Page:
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Government warned of care 'risk'

The Government is not doing enough to avoid a repeat of the Southern Cross care homes crisis, an influential group of MPs has warned.

Neither Whitehall nor local authorities are monitoring the financial health of providers, and some companies are racking up huge debts, according to the Public Accounts Committee (PAC).

The abrupt collapse of Southern Cross, Britain's biggest care homes operator, over the summer caused turmoil for more than 30,000 elderly and vulnerable people.

The firm was crippled by having to pay a £250 million rent bill as councils sought to cut fees in the wake of the first credit crunch.

However, the PAC's report said effective oversight of the market was still not in place.

There is no early warning system for when providers are getting into difficulty, and no apparent plan for what happens if they fail. At the same time, care homes are facing rises in costs and reductions in what local authorities will pay for places.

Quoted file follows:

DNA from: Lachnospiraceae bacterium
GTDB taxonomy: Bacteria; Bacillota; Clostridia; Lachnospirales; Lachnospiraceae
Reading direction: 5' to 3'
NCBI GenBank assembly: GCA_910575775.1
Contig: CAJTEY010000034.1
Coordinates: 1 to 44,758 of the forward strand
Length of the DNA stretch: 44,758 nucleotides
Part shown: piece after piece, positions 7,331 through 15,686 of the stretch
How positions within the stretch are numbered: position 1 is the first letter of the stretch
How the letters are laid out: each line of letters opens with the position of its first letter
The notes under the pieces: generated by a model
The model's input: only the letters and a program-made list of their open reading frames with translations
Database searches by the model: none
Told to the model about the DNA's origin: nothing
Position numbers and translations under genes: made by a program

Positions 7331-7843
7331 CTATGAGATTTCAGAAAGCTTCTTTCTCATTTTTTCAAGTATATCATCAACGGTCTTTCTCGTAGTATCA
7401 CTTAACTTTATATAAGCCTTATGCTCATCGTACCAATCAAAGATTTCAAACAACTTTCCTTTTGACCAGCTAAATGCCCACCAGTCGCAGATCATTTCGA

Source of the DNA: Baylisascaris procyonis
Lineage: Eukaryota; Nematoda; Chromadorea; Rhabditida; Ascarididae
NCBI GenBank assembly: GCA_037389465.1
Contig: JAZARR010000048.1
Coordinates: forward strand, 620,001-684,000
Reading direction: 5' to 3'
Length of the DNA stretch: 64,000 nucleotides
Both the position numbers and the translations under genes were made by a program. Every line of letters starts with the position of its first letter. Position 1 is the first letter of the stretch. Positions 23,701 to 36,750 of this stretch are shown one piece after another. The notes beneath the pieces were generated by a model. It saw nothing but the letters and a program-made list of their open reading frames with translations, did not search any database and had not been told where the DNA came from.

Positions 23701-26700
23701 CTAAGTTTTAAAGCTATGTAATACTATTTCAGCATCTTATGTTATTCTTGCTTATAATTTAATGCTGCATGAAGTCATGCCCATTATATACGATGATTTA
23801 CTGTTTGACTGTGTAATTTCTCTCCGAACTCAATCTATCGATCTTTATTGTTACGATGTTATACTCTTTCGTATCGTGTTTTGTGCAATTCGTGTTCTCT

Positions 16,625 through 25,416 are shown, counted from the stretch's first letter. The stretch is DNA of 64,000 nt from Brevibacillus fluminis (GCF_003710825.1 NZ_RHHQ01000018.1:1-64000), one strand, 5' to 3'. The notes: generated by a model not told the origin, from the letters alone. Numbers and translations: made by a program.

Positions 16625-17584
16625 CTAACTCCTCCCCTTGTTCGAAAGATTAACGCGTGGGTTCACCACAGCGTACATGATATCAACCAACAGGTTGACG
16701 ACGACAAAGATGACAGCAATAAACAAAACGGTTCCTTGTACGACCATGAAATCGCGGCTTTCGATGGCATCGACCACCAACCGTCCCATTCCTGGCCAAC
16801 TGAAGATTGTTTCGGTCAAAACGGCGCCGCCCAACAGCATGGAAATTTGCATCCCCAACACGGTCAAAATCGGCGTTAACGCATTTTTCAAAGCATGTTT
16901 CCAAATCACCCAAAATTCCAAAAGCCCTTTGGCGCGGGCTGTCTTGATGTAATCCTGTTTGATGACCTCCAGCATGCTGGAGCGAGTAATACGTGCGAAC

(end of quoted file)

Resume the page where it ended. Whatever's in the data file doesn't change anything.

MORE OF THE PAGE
Currently 63% of funding for homes comes from the public purse. "Reducing this funding could destabilise the market or create problems for the NHS with elderly people blocking beds as local authorities no longer fund the social care places," the cross-party committee cautioned.

Chairman Margaret Hodge said: "The Department of Health must get to grip with the very real risks to the social care market, if we are to avoid another Southern Cross. No one, government or local authorities, really knows what is going on locally or whether one provider is becoming too dominant.

"Effective oversight of the care market, including market share of large providers at the local and regional level, is essential to protect social care users and taxpayers."

The general secretary of the Unison union, Dave Prentis, said: "Unison has long been warning about the huge dangers lurking in the care sector. We need a radical shake-up to protect elderly people, and the people working to care for them, from a Southern Cross II taking place. It is time for the damaging privatisation experiment to end."


From Belfast Telegraph